Interface’s Chip DeGrace explains why companies need to design spaces that are representative of the diverse job functions that reside in a given workplace in order to recruit and retain top talent.
The current unemployment rate is at 3.6 percent, a record low since December 1969. With an abundance of opportunities available across the job market, a shift has occurred, placing job candidates in the power position of selecting their employer. To attract top talent, company purpose and culture remain key drivers in the job market, but must be articulated in the physical space as well.
Candidates are becoming increasingly savvy to the design elements and their benefits, or drawbacks, with the physical workspace. If a company’s mission statement includes wellness commitments but does not allow for natural light in the workplace, job candidates will take note. With this in mind, companies are urged to move beyond cultures centered around cold brew on tap, and instead design spaces and provide resources that are representative of the diverse job functions that reside and thrive in a given workplace. If a prospective job candidate asked your current employee about their work environment, would they respond positively? Creating a workplace that fosters innovation and creates a healthy environment for employees is crucial for attracting the best in the business.
Designing for Collaboration and Productivity
Today’s workforce expects companies to provide more than a cookie-cutter workspace and experience. The workplace should be as diverse as those that inhabit it, providing spaces and elements that fit the needs of the individual and their work habits. To bring in top talent for every position, employers need to consider that candidates at all levels want to spend time in a place that supports their needs throughout the entirety of their day. Each workday brings different responsibilities that require varied work strategies and different spaces to support them, including open collaboration spaces and quiet rooms, all dependent on the size of the team, the objectives, and individual preferences.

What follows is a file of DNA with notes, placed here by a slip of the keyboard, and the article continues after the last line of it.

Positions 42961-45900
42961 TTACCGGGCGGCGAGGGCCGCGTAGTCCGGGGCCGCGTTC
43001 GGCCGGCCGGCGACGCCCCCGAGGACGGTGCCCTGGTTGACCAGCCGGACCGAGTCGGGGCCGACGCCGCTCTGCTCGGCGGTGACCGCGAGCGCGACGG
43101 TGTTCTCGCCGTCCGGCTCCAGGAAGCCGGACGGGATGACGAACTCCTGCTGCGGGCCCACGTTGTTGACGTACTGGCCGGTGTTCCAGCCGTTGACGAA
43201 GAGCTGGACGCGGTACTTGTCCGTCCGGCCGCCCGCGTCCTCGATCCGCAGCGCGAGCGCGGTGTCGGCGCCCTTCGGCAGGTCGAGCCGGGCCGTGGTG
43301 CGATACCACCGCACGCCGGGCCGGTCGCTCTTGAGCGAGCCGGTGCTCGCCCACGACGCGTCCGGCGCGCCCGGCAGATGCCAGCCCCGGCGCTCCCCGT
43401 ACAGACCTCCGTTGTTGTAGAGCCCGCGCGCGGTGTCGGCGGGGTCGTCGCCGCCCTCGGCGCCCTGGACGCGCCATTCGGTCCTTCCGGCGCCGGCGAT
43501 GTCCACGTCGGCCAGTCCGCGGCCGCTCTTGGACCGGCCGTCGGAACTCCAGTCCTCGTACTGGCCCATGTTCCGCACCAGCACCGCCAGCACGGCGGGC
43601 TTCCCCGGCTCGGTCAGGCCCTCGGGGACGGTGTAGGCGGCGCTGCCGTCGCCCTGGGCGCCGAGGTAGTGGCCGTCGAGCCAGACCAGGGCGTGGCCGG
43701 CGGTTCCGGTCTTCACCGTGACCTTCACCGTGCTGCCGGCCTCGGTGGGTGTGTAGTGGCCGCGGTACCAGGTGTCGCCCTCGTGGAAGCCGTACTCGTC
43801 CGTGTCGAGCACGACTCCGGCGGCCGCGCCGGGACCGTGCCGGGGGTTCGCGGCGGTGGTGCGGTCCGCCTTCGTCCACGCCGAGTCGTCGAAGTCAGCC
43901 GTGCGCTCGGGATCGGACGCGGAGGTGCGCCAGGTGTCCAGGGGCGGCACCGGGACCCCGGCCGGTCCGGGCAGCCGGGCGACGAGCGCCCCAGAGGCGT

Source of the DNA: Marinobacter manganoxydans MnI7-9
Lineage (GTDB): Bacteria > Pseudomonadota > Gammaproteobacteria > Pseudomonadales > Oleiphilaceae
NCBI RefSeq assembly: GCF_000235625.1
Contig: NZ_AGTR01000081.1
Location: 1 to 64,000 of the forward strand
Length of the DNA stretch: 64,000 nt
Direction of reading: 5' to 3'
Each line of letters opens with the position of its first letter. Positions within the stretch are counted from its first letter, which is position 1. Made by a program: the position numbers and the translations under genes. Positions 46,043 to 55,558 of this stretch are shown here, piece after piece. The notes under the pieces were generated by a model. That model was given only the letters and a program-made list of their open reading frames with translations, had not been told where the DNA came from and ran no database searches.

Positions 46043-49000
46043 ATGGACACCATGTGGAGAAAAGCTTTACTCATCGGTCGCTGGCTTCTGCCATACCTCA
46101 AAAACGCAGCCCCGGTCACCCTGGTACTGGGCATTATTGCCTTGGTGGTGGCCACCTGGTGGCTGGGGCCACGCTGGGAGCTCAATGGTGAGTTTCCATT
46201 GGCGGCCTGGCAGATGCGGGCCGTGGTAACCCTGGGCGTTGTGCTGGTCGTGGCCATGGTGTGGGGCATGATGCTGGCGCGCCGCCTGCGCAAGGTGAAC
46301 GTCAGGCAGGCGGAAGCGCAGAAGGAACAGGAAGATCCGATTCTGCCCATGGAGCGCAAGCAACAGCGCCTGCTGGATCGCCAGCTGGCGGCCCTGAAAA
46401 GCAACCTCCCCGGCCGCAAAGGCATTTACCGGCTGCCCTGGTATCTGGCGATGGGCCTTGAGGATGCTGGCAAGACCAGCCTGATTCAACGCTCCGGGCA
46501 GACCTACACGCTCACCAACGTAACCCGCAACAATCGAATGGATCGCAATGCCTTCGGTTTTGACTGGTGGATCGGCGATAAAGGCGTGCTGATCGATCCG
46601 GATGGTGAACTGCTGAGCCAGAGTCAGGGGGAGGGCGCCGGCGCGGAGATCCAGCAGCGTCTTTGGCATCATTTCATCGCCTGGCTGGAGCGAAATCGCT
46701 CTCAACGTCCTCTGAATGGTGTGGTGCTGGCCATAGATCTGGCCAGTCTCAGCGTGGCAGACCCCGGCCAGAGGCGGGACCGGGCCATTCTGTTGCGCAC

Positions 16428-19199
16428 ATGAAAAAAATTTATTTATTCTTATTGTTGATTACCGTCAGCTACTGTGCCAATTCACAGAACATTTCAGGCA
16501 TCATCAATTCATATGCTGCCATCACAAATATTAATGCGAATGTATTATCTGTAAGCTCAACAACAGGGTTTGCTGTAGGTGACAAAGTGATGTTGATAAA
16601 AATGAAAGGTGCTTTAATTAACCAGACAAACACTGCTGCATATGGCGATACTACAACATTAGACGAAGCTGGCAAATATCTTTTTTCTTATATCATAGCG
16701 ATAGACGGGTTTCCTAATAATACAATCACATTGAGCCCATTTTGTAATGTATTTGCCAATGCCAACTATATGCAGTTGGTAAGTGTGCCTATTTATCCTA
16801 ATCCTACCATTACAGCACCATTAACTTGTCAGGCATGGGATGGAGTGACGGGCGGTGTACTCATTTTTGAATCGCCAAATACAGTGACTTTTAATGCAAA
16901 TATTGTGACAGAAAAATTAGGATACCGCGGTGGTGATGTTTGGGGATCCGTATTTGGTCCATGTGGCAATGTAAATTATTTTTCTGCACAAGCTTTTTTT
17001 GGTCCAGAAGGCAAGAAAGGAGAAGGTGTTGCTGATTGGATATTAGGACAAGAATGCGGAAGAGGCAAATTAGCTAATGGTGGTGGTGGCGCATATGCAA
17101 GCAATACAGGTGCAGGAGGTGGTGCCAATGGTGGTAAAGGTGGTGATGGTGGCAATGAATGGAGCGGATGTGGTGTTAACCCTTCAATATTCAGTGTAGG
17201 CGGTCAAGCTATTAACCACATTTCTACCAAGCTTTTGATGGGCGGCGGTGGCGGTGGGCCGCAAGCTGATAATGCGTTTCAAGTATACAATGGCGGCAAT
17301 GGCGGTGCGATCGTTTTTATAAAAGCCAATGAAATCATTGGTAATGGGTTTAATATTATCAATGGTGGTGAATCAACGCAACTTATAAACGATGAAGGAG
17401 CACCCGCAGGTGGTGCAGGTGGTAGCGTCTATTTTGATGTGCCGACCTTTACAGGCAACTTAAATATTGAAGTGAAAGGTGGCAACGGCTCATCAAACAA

According to Sasaki, the workforce can often be divided into three workplace archetypes depending on collective needs and behaviors: Soloist-Style, Mixed-Style and Mobile Mixed-Style. The Soloist-Style employee prefers to spend the majority of their time at their desk; the Mixed-Style employee is in the office, but often not at their desk; and lastly, the Mobile Mixed-Style is found traveling for the majority of their week and doesn’t require a permanent workstation. While these three workstyles are not applicable to all companies, or even industries, it’s clear that workspaces must be outfitted to provide space for all types of employee to ensure productivity, happiness and wellness.
Designing for Every Employee
Today’s workforce tends to divide across generational bounds in terms of needs and expectations, but to attract top talent, a space is required that encompasses different work stations for all need. Individuals from each of the four generations that comprise today’s workforce – baby boomers, Gen X, millennials, and the most recent college graduates, Gen Z – have different needs surrounding their physical workspace. Senior-level executives and entry-level associates may work best in a semi-private space that allows for immersive focus and minimal distractions, while others may feel more inclined to expand their creativity by working near others, encouraging the sharing of ideas and thoughts.
While focus is often placed on millennial’s and Gen Z’s needs for purpose-driven employers, research has found that these generations also search for workplaces that promote overall wellness, both physical and mental. According to a recent study, over 80 percent of the millennial and Gen Z workforce believes that employers should have better mental health programs. While the youngest generations expect support for psychological and physical well-being, employers should consider employee well-being at all ages and career levels. Have a headache? Find a wellness space. Stuck on a problem? Go find a coworker. Falling asleep at the wheel? Get close to nature.
Balancing Privacy, Visibility and Connection
Beginning in the 1970s, “cubicle farms” were the default workplace design model for most offices. However, employers and employees alike became disillusioned with these isolated workspaces as the negative impacts on workforces became more apparent. For example, cubicles fail to offer employees access to a view of nature outside of the office. Natural light and greenery support our human connection to the natural world.